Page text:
A few final points about the election

Buzz loves digging into a good conspiracy yarn as much as the next guy. But I'm not buying this "Kerry really won" nonsense traipsing about the blogosphere any more than I do the magic bullet theory or Jack Ruby in the role of aggrieved avenger.

Which isn't to say there isn't a lot that needs fixing in terms of how we vote, particularly those wretched e-voting machines and the immutable need to assure that future elections, should they prove closer, can be verified through a recount that reasonable citizens will trust (there will always be outliers on the fringes). That means replacing machines that are incapable of producing a paper trail: no ifs, ands or excuses. Voting ought not require a four-hour wait in line, either, which means not only better voting machines but also a lot more of them.

Before the presidential election fades too far into the rearview mirror, however, there are a couple of other Internet-related items worth revisiting: One turned out to be a huge deal, the other not so much.

These numbers from Meetup.com ought to be Exhibit A in countering those who still pooh-pooh the Internet's ability to bring about meaningful social change in a rapid manner:

About 750,000 individuals registered for various political Meetup Groups, with some 450,000 attending at least one of 25,000 meetings held nationwide.

Kerry supporters alone numbered almost 132,000 strong in 653 cities worldwide, and they conducted 8,700 events between them.

President Bush's supporters numbered fewer than 5% of the Kerry total and Bush events fewer than 10% . . . but these folks held much cheerier post-election bashes.

Myles Weissleder, Meetup's vice president of communications, sums it up thusly: "Twenty-five thousand meetings where no meetings existed before. Community connections where there were once none. Meetup Groups helped spur millions of dollars raised, tens of thousands of signatures signed, record voter turnouts and best of all - a newly empowered electorate."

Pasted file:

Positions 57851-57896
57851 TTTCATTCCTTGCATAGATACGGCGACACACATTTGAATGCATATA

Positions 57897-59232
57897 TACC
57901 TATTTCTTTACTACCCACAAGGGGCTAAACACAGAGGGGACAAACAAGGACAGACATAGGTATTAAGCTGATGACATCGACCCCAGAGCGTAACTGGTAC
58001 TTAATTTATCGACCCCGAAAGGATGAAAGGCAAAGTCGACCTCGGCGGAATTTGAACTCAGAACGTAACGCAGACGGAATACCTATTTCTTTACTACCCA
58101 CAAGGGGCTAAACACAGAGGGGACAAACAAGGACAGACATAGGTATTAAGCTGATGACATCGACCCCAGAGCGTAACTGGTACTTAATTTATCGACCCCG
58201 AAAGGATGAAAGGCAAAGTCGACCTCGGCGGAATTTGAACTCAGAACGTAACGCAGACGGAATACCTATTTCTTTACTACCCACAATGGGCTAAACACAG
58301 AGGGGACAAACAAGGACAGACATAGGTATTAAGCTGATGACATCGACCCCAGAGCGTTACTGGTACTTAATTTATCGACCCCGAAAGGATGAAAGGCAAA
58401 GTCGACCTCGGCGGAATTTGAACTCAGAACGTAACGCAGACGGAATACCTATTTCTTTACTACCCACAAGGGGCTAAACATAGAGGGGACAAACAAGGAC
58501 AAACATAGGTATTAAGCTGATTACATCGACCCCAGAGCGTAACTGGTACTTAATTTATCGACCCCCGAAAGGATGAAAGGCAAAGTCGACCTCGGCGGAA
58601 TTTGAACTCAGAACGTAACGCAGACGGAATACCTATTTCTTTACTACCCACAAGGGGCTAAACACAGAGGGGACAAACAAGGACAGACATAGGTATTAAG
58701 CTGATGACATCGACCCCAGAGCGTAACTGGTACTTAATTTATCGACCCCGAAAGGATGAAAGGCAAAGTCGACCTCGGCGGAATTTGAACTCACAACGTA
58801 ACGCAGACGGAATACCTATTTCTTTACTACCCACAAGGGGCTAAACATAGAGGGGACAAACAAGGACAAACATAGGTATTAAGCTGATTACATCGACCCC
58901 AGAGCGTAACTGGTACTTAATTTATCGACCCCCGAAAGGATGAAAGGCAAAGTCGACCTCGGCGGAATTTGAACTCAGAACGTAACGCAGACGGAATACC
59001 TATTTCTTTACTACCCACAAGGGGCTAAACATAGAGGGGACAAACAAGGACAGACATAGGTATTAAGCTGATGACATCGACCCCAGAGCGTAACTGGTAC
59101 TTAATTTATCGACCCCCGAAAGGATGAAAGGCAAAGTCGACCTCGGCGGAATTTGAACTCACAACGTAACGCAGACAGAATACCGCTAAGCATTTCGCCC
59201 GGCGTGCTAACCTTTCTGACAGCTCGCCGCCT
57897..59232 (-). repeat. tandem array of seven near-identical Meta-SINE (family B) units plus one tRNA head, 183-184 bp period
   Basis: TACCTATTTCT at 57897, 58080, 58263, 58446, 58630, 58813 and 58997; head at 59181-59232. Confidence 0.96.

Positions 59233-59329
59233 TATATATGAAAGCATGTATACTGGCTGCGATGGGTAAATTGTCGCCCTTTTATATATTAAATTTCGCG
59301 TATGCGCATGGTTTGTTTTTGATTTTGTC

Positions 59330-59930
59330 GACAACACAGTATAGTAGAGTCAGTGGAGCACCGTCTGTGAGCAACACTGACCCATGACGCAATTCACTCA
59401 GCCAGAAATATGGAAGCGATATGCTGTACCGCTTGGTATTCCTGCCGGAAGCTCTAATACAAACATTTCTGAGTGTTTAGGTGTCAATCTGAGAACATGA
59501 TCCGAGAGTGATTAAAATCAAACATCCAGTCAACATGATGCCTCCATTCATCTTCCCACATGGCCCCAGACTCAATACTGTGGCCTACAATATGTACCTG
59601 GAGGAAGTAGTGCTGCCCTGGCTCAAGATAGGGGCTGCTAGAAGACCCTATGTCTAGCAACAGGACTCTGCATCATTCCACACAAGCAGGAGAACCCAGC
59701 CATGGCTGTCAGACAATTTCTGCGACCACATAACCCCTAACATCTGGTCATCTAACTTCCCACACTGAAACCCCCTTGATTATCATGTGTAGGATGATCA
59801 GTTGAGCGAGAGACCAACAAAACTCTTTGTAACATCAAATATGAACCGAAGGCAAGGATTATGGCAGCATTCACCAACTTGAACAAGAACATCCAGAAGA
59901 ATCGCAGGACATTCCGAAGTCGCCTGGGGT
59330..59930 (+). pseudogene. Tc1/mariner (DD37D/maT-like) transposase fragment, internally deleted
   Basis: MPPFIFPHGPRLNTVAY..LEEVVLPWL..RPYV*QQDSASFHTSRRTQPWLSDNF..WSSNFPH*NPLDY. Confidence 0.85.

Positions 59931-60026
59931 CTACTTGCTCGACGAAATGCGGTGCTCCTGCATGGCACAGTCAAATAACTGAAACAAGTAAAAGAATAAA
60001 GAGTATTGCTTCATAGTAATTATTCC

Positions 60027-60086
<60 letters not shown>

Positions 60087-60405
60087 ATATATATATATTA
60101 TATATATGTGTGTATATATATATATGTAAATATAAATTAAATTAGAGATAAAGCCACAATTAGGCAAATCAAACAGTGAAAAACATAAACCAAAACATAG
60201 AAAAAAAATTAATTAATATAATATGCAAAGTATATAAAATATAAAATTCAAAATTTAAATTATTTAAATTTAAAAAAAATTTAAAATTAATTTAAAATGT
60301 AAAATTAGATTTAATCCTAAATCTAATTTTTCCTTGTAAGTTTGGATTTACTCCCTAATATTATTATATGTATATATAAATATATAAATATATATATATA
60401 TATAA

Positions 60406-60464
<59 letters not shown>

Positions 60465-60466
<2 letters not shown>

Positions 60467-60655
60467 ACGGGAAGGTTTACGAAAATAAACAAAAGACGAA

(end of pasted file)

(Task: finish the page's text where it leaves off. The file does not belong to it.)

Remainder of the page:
Some will carp that all those newly minted activists holding all those living-room meetings didn't do Kerry any good where it counted. They are shortsighted.

This is how political campaigns are going to be run from now on.

The same cannot be said - at least not with any authority - about VotePair.org, a somewhat controversial vote-swapping site that sought to boost swing-state support for Kerry. The idea was to convince swing-state backers of Green Party candidate David Cobb and independent Ralph Nader to cast potentially meaningful votes for Kerry in return for their protest ballots being registered in other states that Kerry was assured of winning.

While anathema to purists, it's a practical idea for pragmatic voters, and the VotePair organizers executed the scheme well. The effort ultimately proved futile, however, and not simply because Bush won re-election.

While 22,000 individuals did register their intention to participate (no one really knows what people did in the privacy of their voting booths), only 2,659 pairs were formed. And that wasn't anywhere near enough to affect the outcome in any state because, unlike Florida in 2000, none turned out to be closely enough contested. VotePair delivered fewer than 500 Floridians for Kerry, which mattered not a whit in a state that the president carried by almost 400,000 votes.

The biggest obstacle for VotePair was common sense: Far fewer voters were willing to cast meaningless protest votes this time around. Nader garnered almost 100,000 votes in Florida four years ago. On Nov. 2 he received only about one-third as many.

Results aside, the VotePair concept - using the 'Net to foster strategic voting between residents of states otherwise disenfranchised by Electoral College peculiarities - may well survive to fight another day.

Copyright © 2004 IDG Communications, Inc.

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